All of Estonia's main newspapers have published a single-page protest against the government coalition led by Kaja Kallas' decision to increase the value-added tax on press publications.
On a black background, an advertisement with the image of Reform Party leader and Prime Minister Kaja Kallas asks, "Kaja Kallas, are you really against facts, dialogue and democracy?"
Further down the protest blasts the VAT hike in four paragraphs.
It is unclear who initiated the decision to increase the VAT, which came as a surprise from coalition parties. This week, despite active lobbying by publications and coordinated vehement criticism, it was nevertheless approved by the legislature.
The government and Kallas herself have defended the increase in the press' value-added tax by citing the need to improve Estonia's security and fiscal balance across all sectors. This tax increase is projected to generate an additional three to four million euros for the government.
Lauri Hussar, the leader of Eesti 200, the president of the Estonian parliament and a former journalist, has recently commented on the increase of the value-added tax on journalism from 5 to 9 percent from the coalition side.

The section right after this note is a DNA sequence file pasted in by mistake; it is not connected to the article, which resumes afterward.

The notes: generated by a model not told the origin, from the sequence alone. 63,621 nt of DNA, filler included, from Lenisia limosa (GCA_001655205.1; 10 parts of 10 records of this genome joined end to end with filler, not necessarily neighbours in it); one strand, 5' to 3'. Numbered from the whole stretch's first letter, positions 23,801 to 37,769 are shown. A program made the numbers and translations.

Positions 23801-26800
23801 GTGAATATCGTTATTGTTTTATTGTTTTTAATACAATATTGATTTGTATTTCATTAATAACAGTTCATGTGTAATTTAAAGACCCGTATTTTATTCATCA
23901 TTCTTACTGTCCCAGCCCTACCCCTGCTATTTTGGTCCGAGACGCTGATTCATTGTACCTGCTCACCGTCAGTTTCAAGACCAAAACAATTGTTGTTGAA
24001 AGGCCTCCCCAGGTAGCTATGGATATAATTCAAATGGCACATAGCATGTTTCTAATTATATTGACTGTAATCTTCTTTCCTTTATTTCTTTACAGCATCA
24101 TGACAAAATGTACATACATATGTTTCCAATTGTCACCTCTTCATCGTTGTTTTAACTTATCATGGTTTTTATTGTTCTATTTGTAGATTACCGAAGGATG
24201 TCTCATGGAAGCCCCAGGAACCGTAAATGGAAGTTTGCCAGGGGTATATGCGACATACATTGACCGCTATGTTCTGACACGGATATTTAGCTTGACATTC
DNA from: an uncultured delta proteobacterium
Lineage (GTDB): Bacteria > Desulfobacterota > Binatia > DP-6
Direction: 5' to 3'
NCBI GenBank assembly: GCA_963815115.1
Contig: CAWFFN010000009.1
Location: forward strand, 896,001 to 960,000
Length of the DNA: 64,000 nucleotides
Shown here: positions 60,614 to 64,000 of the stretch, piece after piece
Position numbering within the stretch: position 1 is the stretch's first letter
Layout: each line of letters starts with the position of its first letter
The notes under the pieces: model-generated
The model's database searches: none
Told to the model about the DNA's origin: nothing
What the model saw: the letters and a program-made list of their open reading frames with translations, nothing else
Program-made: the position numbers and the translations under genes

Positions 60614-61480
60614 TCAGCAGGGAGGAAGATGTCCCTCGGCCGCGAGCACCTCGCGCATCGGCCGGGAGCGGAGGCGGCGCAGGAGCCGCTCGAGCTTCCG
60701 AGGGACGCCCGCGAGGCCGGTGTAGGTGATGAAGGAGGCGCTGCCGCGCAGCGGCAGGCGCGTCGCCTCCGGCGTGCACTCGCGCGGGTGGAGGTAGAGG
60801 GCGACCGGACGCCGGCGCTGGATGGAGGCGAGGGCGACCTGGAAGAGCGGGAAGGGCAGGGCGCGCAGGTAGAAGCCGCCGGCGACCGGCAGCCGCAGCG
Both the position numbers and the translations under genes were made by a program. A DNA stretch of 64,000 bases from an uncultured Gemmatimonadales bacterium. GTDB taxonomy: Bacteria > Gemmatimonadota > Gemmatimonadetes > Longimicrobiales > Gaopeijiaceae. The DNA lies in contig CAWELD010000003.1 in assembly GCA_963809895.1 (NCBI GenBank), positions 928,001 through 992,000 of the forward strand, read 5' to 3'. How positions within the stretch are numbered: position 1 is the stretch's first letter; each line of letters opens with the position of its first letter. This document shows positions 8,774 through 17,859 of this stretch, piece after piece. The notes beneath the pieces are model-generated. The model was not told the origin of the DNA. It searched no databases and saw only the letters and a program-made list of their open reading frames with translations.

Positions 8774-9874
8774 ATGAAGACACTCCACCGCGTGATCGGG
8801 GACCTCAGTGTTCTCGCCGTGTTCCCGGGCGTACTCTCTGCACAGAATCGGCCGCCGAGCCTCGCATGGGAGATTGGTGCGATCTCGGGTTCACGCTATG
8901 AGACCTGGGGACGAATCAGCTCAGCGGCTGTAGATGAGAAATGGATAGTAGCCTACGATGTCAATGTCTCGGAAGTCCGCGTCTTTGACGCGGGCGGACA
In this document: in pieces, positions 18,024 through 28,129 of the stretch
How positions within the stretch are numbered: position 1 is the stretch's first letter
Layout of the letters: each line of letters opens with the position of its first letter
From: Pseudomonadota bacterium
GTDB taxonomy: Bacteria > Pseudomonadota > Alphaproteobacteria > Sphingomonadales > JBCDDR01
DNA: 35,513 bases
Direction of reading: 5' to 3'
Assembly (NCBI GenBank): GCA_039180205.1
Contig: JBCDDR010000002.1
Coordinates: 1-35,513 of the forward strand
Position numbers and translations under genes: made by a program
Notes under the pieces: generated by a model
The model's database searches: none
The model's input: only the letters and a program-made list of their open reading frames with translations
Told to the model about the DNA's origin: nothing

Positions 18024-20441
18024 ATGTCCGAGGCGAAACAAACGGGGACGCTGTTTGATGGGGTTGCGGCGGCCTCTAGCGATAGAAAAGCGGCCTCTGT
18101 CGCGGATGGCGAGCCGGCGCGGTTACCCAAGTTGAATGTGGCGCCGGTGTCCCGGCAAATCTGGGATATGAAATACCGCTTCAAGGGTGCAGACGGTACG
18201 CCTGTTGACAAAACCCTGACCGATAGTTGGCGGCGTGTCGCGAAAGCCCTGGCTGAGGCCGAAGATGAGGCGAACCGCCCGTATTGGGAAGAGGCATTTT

According to Hussar, Eesti 200 thought that the VAT for hotel stays should not increase to 22 percent, so a compromise was required to allow for a lower increase. Then it was time for the press' VAT increase.
According to Hussar, the press will cope with the hike.
"Five years ago, when I was chair of the board of the Estonian Newspaper Association (EALL) and editor-in-chief of Postimees, digital subscriptions were subject to a 20 percent VAT rate. Thus, this tax on media publications was substantially higher in the recent past. I therefore believe that this 9 percent will not impact Estonian journalism to the extent that it will be unable to adjust. I understand that every cent is important, but in this case, we reached a compromise after a great deal of deliberation," he said.
The tax increase could result in the layoff of up to 100 journalists, according to newspapers.
Editor: Kristina Kersa